All he really needs is a little more money…

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pixandum:

-The Polyphonic Spree, Light & Day / Reach for the Sun-

Tagged: #music
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trentgilliss:

Flash mob delights Spaniards waiting in the unemployment line in a Madrid office with The Beatles classic “Here Comes the Sun.” The soloist is marvelous.

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Anonymous asked:
What is the music played behind Tom Wait's poetry reading recently posted? Thank you. Jeanne Cronin, Cambridge MA

imagePretty fabulous, isn’t it Jeane!

The music bedding Waits’ reading of Charles Bukowski’s poem “Nirvana” wasn’t pulled from another song or artist. It’s actually part of a track on Waits’ 2006 album Orphans: Brawlers, Bawlers & Bastards.

Tagged: #poetry #music
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trentgilliss:

Another musical legend has passed away. The sitar player Ravi Shankar died yesterday at the age of 92. A spiritual and musical guru to many Western seekers, most famously George Harrison of the Beatles, he was also a teacher and a father. I think I’d like to best remember him as just that. Here he is instructing, improvising, jamming with his daughter Anoushka Shankar.

Loved Krista’s interview with her way back in 2003!

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Well, isn’t this a pretty, little duet by Sara Bareilles and Ingrid Michaelson. Perfect for a Tuesday evening melody it is.

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Ushering in Hanukkah with a Song

by Trent Gilliss, senior editor

The Maccabeats put together another excellent cover to celebrate Hanukkah with Matisyahu’s “Miracle.” Chag Sameach to all our Jewish friends out there!

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marklow:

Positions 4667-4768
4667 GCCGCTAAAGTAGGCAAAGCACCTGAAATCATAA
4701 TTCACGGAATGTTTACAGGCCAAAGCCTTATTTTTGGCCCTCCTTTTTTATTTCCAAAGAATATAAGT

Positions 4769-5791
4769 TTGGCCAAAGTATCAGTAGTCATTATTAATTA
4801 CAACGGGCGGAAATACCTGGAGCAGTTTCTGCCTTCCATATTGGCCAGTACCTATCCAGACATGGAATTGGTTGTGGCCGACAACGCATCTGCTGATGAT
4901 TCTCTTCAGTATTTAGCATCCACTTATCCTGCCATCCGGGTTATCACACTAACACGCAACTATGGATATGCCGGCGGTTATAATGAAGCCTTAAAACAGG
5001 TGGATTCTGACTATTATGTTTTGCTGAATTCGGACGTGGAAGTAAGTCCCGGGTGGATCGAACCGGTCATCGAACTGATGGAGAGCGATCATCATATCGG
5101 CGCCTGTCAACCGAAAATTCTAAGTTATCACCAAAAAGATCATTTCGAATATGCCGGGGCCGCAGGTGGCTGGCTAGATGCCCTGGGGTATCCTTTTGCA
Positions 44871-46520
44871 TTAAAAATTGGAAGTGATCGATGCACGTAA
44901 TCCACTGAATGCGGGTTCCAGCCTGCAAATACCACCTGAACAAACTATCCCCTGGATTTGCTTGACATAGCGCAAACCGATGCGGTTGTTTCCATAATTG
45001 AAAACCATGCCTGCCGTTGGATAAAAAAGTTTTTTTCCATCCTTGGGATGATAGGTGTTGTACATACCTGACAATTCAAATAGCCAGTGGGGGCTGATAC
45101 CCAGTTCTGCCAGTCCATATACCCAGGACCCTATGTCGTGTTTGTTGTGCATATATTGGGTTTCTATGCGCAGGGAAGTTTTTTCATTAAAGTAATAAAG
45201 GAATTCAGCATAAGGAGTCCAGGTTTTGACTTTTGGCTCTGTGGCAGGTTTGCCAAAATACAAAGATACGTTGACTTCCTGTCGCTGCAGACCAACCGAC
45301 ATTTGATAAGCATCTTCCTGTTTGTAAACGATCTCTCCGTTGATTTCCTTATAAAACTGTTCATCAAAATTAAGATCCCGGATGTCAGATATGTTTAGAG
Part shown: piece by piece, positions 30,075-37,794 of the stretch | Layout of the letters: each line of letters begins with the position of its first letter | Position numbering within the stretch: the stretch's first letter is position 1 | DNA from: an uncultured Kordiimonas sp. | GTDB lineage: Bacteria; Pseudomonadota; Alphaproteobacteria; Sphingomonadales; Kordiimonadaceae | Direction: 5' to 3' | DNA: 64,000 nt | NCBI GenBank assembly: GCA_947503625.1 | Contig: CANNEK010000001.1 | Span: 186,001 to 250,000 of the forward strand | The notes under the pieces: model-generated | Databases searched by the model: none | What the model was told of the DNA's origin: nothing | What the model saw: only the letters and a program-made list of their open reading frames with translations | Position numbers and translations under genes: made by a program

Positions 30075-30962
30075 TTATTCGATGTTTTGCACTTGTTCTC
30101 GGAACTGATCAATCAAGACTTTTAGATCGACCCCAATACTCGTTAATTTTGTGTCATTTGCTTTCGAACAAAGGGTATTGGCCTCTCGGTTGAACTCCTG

Leif ove Andsnes, Piano Trio No. 3 in G Minor: “I. Bewegt, doch nicht zu rasch” from Schumann: Complete Works for Piano Trio [2011]

Schumann in the mornann…

Tagged: #music #piano
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trentgilliss:

“O Come, Emmanuel”

For so many Christians, this song was sung and played this past weekend on the first Sunday of Advent. But I’m going to guess that very few church services featured such a stirring pairing of piano and cello.

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trentgilliss:

Take a moment (no puns allowed) to remember the great musician Dave Brubeck. A legend has passed.

“For as long as I’ve been playing jazz, people have been trying to pigeonhole me. Frankly, labels bore me.”

Tagged: #music #jazz #legend
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kenpooley:

braiker:

Dammit! This is exactly what I’m wearing today. He’s rocking it much better. This is so embarrassing. 
superseventies:

Freddie Mercury and John Deacon on stage.


you have to ask: why?

No, no. The question is why not!
kenpooley:

braiker:

Dammit! This is exactly what I’m wearing today. He’s rocking it much better. This is so embarrassing. 
superseventies:

Freddie Mercury and John Deacon on stage.


you have to ask: why?

No, no. The question is why not!

kenpooley:

braiker:

Dammit! This is exactly what I’m wearing today. He’s rocking it much better. This is so embarrassing. 

superseventies:

Freddie Mercury and John Deacon on stage.

you have to ask: why?

No, no. The question is why not!

Comments